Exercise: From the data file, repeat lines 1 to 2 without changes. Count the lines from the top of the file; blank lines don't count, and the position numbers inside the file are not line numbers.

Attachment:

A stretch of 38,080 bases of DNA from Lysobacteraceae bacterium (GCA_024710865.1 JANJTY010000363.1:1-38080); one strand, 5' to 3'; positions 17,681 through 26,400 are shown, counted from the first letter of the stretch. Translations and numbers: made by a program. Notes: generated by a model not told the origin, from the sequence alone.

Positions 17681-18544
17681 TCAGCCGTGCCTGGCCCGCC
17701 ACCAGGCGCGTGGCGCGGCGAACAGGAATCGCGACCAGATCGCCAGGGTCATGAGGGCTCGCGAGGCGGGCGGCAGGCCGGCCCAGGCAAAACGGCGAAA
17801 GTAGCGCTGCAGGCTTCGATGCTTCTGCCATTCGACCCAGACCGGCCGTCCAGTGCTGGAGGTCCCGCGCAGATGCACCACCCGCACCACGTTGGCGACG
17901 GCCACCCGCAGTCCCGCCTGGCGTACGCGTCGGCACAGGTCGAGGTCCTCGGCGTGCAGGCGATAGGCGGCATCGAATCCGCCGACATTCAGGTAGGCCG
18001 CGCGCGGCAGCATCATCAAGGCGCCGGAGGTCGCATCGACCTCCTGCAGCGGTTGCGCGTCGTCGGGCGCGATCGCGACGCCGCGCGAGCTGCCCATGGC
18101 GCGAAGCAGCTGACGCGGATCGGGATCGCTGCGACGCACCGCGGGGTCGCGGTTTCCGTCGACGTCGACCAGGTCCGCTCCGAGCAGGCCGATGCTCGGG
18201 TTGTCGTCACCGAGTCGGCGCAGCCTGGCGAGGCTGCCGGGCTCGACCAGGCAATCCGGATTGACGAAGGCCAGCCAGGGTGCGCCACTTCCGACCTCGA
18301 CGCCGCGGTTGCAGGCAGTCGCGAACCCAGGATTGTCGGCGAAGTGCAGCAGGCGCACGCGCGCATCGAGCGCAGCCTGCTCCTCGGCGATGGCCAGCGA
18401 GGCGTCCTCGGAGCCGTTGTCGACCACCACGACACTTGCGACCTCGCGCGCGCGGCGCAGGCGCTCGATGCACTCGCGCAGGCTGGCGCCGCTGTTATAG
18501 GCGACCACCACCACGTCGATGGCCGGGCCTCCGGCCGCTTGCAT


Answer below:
A stretch of 38,080 bases of DNA from Lysobacteraceae bacterium (GCA_024710865.1 JANJTY010000363.1:1-38080); one strand, 5' to 3'; positions 17,681 through 26,400 are shown, counted from the first letter of the stretch. Translations and numbers: made by a program. Notes: generated by a model not told the origin, from the sequence alone.

Positions 17681-18544